Wynne Gray is a Herald columnist

Wynne Gray: Talent waiting in wings to take over from off-form Savea

What to do with Julian Savea. Photo / Getty Images
What to do with Julian Savea. Photo / Getty Images

Over to you Steve Hansen. That oval ball has been tossed back in your lap for the Rugby Championship.

What to do with Julian Savea.

Where once it was an occasional topic it is an ever-present discussion point as the Hurricane and All Black left wing struggles for form and battles his reputation as the public, his franchise and the national staff debate his uncertainties.

He's on the bench tonight at the Cake Tin watching an occasional wing Jason Woodward pull on his No 11 jersey to do battle with the Sharks.

When the Canes needed all their big-name players to step up and make amends for last year's epic final loss to the Highlanders, Savea has taken a sideline seat.

It's been that way for much of this season after Savea came home as one of the celebrated giants of the game at the 2015 Rugby World Cup. In that tournament he reproduced his venom and all-round game which made him one of the most dangerous wings on the planet.

Past tense. This year has been mediocre for the 43 test wing. He's been demoted three times by Chris Boyd at the Hurricanes and was given a reprieve by the All Black selectors that he scarcely justified. But the national coaches backed their instincts and reparation skills.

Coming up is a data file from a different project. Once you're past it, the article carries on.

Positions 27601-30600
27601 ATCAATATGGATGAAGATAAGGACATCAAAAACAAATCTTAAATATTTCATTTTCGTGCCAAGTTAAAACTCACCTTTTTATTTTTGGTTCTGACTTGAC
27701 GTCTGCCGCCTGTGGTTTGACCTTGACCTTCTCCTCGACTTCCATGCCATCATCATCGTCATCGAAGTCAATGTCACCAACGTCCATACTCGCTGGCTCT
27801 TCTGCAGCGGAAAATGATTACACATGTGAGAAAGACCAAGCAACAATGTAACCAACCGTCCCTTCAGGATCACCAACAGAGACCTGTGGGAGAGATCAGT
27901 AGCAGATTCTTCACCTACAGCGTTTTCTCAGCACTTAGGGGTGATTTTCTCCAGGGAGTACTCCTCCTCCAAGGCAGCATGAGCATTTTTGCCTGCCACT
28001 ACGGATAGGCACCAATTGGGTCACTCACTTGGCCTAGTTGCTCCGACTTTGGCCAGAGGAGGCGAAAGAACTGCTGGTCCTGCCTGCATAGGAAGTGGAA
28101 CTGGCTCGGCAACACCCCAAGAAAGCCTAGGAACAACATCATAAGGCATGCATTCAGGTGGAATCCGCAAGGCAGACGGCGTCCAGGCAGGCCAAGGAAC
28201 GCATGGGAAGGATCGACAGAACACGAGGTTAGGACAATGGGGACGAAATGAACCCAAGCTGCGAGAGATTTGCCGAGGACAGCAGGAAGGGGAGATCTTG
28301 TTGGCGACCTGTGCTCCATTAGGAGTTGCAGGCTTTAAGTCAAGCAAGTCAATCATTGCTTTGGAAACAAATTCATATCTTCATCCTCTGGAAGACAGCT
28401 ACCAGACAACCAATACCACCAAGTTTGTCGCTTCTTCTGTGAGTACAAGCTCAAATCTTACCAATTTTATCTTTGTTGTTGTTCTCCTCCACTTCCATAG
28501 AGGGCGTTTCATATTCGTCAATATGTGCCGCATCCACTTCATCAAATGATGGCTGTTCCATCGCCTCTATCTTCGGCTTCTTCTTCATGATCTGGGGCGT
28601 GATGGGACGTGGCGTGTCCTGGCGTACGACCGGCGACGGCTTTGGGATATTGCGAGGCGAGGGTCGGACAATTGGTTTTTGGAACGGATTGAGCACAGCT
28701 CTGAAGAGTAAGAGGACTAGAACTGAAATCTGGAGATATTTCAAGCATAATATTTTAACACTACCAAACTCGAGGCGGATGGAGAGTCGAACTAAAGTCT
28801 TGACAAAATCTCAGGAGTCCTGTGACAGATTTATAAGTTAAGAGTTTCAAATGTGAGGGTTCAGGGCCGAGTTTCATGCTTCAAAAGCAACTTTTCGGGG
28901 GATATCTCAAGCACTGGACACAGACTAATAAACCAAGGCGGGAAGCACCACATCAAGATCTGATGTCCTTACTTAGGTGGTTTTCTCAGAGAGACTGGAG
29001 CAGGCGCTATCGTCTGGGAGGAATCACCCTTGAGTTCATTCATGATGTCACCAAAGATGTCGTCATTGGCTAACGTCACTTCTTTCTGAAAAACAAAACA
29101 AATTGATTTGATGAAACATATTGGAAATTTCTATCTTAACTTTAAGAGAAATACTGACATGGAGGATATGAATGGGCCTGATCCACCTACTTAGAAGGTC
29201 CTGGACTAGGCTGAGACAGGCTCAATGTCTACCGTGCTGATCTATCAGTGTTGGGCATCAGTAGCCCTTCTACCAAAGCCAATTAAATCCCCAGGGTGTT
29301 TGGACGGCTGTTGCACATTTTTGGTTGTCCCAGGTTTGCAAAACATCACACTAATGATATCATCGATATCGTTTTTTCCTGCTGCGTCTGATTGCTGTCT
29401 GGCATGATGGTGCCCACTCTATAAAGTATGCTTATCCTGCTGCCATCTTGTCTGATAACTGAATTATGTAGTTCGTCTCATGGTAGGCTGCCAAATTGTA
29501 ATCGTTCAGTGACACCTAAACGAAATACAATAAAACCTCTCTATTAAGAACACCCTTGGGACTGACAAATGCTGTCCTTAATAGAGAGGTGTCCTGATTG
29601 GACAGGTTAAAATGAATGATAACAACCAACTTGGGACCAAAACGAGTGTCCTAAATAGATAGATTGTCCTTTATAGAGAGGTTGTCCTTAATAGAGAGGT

Usually they have been spot on. Not in June, not with Savea. He got 40 minutes in the opening test with Wales and was subbed, was bypassed for the next test and then reinstated for Dunedin where he did not look comfortable from the kickoff.

If Nehe Milner-Skudder was fit and others were striking a brighter flame for All Black inclusion, Savea would struggle to make the next test squad. Perhaps George Moala has piqued the panel's interest as a wing, maybe Woodward will make a special late run.

Savea has had a fair go. He's 26 next month and has played 43 tests so he knows what rugby at the top level is all about. He benefited through injury and the compassion of the All Black selectors in June but there has been a negligible improvement. His awkward production and workrate reflects his unease.

I'll dismiss talk about Savea suffering because he is trying too hard. I'd expect every top player to try their best and if they were not prepared to do that then they should consider another career. Form does waver and there can be many obvious reasons and lots of unseen underlying causes too which impact performance.

There are alternatives. Try two from the Chiefs. The irrepressible Damian McKenzie who has soaked up the All Black wisdom in a month of training in June or James Lowe who has a sackful of talent and would benefit from similar instruction. They've been doing the business. Then there's Melani Nanai who was supposed to be a wing utility with the Blues, has been in great nick at fullback with the pace and skills to switch to the wing.

Beauden Barrett would bring more snap and polish on the wing and could also create an extra layer as a roving receiver. There are options while the only one for Savea is to find some form somehow, and now.

- NZ Herald

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Wynne Gray is a Herald columnist

The latest commentary and analysis from senior rugby writer Wynne Gray. Wynne has been covering the All Blacks for more than 27 years and has attended more than 230 All Blacks tests live for the Herald.

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